Virginia Griem

Last night you phoned, not been well, but
getting better, and somehow I knew that I have
to come to America. Not now with the borders
closed, and both of us in lockdown, but soon,
before we get older and more difficult, and
lose any lines of conversation we might still
have. To be honest I don’t like the idea of it.
I don’t want to arrive at JFK, stand in a queue
marked Aliens and be quizzed on why I’m there
and when am I leaving, watch the poor woman
from Ecuador, with a baby on her back and the
wrong paperwork, be hustled away crying.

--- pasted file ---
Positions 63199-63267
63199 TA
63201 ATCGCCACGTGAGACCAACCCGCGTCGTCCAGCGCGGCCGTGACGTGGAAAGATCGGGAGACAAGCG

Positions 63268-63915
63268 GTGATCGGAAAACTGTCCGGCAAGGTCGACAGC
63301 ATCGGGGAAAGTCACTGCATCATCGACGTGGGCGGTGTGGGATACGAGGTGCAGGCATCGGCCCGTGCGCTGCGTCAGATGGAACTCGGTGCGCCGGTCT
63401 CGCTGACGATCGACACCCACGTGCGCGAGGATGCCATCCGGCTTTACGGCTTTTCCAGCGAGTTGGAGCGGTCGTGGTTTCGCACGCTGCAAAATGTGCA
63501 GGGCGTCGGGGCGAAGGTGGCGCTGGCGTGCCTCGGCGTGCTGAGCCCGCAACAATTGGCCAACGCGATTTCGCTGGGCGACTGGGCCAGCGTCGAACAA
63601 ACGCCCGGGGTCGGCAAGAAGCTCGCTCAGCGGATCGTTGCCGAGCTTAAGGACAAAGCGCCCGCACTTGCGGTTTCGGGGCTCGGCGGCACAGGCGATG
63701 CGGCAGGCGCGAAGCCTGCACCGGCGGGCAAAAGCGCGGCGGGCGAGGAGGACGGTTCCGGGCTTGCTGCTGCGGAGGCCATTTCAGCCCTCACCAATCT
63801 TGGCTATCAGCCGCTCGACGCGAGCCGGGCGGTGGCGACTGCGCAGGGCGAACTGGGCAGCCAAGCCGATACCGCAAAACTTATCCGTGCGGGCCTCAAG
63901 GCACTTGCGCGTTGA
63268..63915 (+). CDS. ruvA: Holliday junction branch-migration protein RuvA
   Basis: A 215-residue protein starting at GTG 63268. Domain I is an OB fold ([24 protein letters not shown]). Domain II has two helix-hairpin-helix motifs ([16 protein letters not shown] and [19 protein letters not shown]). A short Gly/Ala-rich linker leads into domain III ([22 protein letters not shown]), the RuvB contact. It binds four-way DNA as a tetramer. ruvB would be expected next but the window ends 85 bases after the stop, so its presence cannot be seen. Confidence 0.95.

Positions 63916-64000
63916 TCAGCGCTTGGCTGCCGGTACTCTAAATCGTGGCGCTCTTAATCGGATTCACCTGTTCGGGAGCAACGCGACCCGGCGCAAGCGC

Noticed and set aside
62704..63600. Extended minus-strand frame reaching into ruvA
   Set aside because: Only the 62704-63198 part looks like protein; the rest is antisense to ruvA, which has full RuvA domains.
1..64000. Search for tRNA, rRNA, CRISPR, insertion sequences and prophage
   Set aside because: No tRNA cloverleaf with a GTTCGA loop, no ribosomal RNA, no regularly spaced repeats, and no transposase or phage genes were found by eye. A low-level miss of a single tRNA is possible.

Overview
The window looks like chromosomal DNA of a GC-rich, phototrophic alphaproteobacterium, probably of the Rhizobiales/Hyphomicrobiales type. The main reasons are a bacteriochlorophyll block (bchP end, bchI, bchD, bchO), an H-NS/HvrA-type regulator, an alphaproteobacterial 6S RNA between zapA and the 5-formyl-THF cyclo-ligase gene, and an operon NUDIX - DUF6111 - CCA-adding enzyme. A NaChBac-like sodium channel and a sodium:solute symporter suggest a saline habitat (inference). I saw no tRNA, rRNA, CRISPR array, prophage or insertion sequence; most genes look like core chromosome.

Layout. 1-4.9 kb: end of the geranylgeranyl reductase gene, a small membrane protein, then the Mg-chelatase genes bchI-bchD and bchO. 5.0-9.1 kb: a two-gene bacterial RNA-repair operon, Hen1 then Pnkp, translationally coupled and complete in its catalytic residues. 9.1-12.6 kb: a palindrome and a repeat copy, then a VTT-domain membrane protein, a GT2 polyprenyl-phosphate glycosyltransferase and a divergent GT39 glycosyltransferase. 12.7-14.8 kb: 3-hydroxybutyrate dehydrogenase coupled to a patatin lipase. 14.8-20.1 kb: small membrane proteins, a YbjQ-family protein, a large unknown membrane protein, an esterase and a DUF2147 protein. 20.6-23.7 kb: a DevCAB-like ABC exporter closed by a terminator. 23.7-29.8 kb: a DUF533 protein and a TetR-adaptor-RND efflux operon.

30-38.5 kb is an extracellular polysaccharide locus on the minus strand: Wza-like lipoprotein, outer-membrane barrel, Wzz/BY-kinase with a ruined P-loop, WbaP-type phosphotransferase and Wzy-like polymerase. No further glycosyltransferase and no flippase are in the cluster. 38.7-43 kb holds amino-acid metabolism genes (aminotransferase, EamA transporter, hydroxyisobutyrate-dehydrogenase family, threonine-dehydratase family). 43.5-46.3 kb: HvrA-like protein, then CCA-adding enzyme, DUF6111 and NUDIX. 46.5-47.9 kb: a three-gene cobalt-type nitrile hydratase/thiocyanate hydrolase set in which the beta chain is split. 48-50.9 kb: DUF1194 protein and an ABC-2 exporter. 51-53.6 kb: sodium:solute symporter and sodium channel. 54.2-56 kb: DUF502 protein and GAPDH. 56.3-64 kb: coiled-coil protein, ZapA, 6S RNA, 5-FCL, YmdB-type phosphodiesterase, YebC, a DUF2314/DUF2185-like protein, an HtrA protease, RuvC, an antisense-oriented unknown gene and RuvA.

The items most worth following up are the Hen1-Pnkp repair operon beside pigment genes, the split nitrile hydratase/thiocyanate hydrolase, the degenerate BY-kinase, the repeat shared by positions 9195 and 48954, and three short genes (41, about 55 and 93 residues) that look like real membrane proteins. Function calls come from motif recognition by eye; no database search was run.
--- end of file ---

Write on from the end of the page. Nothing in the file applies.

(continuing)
But I won’t tell you this, I’ll just pack my bag
get on a plane and come, and when the Customs
guy with the gun asks me to open up I’ll lay out
my America on the table: in my bag will be
a bald eagle’s egg, a totem pole, a pinto pony,
a silver dollar, a crate of tea, a gospel song in
an ironwood box made in Africa. He will tell me
America already has all these things, doesn’t
need reminding. I’ll take a cab to New Jersey
through ugly townships, to see you one last
time, and you’ll talk about America. I won’t
say a word, but will love you for it though
I fear a foot on my neck should I speak out.

Afterwards I’ll pack away all my America,
bring it home.